Reducing risk of stress at work
4 November 2009
Thursday 4 November is
UCL's approach to reducing the risk of stress at work
There is a legal obligation for organisations to reduce the risk of stress at work, but it also makes good business sense to ensure that staff are happy and productive. Every member of staff has a responsibility to contribute to UCL's success in this area.
At UCL the Stress, Resilience and Well-being (STRaW) sub-group of the Health and Safety Management Team includes representatives of staff and managers at UCL. Its purpose is to monitor the effectiveness of UCL's Managing Stress at Work Policy through the review of data that reflects UCL's organisational health.
The group makes proposals to the Health and Safety Management team and contributes to developing tools that can assist in building resilience and working effectively at times of pressure.
Tools to help build resilience and effective working at times of pressure
1. Managing Pressure and Avoiding Stress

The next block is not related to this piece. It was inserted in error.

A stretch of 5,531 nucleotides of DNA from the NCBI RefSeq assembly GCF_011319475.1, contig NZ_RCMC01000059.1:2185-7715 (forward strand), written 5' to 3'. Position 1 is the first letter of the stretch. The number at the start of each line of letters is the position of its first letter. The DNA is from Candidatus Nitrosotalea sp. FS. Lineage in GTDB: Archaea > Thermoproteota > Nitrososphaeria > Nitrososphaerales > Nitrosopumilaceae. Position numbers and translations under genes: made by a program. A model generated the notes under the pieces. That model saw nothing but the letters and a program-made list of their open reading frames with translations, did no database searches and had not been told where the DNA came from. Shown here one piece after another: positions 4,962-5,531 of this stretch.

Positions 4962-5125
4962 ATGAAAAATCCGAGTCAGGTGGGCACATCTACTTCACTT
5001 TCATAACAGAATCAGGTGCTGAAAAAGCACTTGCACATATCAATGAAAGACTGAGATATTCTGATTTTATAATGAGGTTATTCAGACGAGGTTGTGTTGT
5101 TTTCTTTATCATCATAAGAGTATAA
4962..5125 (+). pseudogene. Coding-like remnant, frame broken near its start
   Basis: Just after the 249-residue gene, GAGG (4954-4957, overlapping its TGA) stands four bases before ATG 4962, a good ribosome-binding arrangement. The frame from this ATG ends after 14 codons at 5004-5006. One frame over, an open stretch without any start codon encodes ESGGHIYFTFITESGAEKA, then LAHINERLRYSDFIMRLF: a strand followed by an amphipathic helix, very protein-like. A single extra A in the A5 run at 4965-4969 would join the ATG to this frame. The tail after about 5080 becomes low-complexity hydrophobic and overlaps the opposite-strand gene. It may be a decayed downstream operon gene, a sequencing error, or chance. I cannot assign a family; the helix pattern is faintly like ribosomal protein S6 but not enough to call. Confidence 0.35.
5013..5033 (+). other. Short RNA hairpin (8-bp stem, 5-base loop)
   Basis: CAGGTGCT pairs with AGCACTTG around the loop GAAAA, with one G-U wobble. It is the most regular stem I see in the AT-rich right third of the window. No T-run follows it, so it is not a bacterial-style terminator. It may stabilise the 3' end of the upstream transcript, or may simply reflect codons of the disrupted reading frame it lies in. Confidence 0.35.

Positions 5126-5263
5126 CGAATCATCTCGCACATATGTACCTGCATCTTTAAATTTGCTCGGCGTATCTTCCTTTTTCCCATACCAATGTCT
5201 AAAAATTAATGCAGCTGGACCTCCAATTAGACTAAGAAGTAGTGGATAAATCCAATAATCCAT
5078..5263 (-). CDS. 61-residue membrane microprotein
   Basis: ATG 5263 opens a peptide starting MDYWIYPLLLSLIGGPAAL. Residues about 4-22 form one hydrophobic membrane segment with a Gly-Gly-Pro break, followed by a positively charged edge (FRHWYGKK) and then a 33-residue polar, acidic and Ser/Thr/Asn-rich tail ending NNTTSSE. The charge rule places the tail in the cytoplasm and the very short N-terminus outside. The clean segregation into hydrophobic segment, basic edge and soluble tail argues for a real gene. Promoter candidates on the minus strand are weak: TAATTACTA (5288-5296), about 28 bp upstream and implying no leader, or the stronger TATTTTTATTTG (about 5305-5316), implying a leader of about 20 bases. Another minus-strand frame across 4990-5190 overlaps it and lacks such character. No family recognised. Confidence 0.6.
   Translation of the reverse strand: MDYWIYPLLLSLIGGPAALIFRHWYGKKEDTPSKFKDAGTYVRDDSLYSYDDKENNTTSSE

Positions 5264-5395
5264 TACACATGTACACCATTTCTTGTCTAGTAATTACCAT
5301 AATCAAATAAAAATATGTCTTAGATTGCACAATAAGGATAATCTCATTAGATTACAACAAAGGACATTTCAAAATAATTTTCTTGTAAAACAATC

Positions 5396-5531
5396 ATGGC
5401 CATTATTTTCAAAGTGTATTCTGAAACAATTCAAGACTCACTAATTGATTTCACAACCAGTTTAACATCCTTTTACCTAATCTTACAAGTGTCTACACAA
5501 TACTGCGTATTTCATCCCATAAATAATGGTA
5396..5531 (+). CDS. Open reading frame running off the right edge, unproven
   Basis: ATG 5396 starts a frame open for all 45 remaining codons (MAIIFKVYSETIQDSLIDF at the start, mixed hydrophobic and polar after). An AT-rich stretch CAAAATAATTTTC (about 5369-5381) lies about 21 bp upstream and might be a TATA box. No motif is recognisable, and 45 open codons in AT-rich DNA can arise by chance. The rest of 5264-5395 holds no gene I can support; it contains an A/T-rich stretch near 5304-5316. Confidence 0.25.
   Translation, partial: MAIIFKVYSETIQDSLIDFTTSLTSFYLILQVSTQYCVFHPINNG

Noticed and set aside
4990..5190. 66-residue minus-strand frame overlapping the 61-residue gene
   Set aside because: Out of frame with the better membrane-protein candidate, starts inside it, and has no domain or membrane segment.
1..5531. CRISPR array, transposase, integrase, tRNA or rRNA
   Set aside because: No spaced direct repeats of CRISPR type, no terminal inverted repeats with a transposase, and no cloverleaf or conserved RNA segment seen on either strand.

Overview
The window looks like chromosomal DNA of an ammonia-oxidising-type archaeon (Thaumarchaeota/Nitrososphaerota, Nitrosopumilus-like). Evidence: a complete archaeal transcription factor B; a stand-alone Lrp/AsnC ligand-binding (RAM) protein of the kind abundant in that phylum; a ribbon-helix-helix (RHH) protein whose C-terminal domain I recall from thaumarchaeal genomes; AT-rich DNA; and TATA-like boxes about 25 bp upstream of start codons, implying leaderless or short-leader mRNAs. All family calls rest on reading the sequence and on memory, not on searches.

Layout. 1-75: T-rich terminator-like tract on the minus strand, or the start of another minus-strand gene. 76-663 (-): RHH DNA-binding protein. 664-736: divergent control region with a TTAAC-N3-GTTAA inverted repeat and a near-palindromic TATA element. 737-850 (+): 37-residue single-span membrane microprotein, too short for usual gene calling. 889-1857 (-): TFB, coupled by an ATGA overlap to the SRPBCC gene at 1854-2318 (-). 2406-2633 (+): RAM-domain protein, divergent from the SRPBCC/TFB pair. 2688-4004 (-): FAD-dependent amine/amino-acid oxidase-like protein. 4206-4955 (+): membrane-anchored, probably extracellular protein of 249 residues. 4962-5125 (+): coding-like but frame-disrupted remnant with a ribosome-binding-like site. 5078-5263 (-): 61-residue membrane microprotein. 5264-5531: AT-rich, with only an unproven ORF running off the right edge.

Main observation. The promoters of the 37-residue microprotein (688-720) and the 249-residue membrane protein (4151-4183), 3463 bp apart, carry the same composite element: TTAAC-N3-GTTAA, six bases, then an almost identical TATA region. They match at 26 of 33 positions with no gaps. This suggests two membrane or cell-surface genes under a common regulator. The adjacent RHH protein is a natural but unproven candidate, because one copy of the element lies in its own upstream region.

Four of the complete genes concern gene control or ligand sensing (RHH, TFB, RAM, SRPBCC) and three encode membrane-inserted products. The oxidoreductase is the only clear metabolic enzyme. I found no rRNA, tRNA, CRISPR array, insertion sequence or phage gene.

This explains the difference between pressure and stress, and explains what you should do if you or someone you manage have feelings of stress. There is also a useful tool for managers that shows both positive and negative manager behaviours. You can even do a self-assessment to see where you are doing well and areas you might wish to develop. There are also ideas on sources of support and links to guidance on how we can all work together to prevent stress at work.
2. Resilience and High Performance
Here you can learn how to get better balance in your life through:
- challenging negative thoughts
- regular exercise
- healthy diet
- adequate sleep
- supportive network of friends, family or colleagues
- knowing how to relax
Moodgym is a computerised cognitive behaviour therapy programme that can assist in preventing the risk of anxiety and depression. It can also provide useful tips on how to challenge negative self-talk.
4. Employee Assistance Programme
The programme provides free confidential advice 24 hours a day to UCL staff and their families that supports the theme of 'Stressing the Positives'.
Find out more about UCL's Occupational Health Service.